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THE RIVER, AND THE SHORE.

PART I.

NAVIGATION.

BY

J. W. WILLCOCK, Q.C.,
A. WILLCOCK, M.A., Barrister

*'Et quidem naturali jure coinmunia aunt omnium hsc: aer, aqua profluena, et
mare et per hoc litora maris."—Inst. 1, 2.1.1.

[graphic]

LONDON:
ROUTLEDGE, WARNE, AND ROUTLEDGE,

FAKBINGDON STEEET.

1863.

[The right of 'translation in reserved?.

FEINTED BY

JOHN EDWAKD TAYLOB. LITTLE QUEEN STREET,

LINCOLN'S INN PIELDS.

PREFACE.

This book is intended rather for the merchant, the mariner, the riparian proprietor, the fisherman, the jurist, and the general reader, than for the lawyer; although it is hoped that he will not find it useless. We must impress on the mind of the reader, that the references to books and cases are to direct him to information on the subject, and not to authorities for the propositions stated. It will often be found that the text differs from the writings to which reference is made. The object of the authors is to show what is law, rather than what has been enunciated and accepted as law.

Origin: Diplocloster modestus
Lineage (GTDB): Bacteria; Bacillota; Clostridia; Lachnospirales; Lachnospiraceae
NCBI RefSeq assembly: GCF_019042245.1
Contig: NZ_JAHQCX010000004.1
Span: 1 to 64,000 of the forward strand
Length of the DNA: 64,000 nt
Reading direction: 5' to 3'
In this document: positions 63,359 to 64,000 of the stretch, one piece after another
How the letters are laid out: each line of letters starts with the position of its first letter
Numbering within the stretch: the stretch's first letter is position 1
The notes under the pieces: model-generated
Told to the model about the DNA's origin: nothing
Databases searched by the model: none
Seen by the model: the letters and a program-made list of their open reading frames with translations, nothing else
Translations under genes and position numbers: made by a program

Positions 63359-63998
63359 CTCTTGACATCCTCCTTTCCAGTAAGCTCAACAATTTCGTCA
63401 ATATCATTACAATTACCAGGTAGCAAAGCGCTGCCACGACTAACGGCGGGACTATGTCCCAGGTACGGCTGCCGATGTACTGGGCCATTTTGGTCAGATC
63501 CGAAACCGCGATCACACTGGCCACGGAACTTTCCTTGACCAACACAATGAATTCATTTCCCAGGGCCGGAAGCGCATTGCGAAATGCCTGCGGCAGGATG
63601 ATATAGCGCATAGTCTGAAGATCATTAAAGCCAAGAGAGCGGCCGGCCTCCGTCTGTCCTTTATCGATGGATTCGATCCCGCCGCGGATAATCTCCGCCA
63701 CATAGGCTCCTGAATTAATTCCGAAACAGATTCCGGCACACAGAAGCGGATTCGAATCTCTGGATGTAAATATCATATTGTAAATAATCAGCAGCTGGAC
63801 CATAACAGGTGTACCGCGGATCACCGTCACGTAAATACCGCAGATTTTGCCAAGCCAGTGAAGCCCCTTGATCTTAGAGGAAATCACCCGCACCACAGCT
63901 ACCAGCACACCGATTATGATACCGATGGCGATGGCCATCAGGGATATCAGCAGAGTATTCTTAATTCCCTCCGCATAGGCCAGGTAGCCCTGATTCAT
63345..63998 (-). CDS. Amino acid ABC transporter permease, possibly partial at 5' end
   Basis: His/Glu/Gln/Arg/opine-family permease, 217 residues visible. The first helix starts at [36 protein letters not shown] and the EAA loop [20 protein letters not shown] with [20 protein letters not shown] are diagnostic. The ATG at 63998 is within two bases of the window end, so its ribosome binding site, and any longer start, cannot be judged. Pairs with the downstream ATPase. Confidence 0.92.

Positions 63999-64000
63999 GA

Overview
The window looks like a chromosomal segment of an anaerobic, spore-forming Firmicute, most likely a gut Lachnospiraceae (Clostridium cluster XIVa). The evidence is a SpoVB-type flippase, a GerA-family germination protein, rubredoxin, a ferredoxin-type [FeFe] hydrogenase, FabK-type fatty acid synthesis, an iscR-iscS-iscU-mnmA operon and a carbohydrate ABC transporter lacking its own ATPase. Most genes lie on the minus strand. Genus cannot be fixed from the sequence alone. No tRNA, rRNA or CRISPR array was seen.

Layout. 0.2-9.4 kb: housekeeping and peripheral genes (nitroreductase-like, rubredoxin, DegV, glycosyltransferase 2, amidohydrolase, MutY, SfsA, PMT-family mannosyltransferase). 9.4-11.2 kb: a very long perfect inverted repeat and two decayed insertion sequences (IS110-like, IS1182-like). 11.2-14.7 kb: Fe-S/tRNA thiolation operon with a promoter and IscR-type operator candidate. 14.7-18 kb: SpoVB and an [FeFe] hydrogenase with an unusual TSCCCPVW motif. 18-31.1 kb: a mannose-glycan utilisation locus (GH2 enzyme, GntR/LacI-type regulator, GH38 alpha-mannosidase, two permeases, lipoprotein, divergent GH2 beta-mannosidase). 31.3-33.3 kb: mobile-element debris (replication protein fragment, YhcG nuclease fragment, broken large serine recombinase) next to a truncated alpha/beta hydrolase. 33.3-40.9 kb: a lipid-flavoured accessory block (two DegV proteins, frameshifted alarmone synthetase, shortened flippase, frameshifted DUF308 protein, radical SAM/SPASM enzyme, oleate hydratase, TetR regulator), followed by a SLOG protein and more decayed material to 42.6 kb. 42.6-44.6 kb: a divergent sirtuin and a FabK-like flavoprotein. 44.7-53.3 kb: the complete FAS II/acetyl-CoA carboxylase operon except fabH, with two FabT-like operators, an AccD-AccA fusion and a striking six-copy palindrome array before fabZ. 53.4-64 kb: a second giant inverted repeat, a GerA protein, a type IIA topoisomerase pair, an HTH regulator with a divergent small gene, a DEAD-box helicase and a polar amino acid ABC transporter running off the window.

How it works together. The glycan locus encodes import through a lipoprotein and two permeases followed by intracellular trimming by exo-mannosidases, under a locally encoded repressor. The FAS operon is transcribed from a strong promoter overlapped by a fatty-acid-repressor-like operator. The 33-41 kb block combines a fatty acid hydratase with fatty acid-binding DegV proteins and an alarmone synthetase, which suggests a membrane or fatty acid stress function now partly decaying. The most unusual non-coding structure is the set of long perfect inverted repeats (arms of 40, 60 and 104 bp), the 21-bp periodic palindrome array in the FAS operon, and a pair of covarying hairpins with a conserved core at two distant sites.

The years of the Christian era are indicated thus—100. Years before the Christian era, thus—B.C. 100.

The design comprises fishing, the use of waters, and the shore; but each part will be, so far as practicable, complete and independent of the others.

Free is the ambient air, and quite as free
The heaving billow of the open sea.
Free are the river's course and sparkling rill;
To sail, to fish, for each to quaff his fill.
But war denies the freedom nature gave,
And sends new terrors o'er the stormy wave.
The fertile lands are cantled out; and they
Alone, who share them, seize the feathered prey
And finny wanderers of the watery way.
Stern usurpation taints the bounteous stream
With miner's poison and with miller's steam,
And plants his weirs, and stake-nets on the shore,
And robs alike the fisher and the poor;
And dams the current for his single gain,
While herds and pastures pine, but pine in vain,
For brooks imprisoned and sequestered rain.

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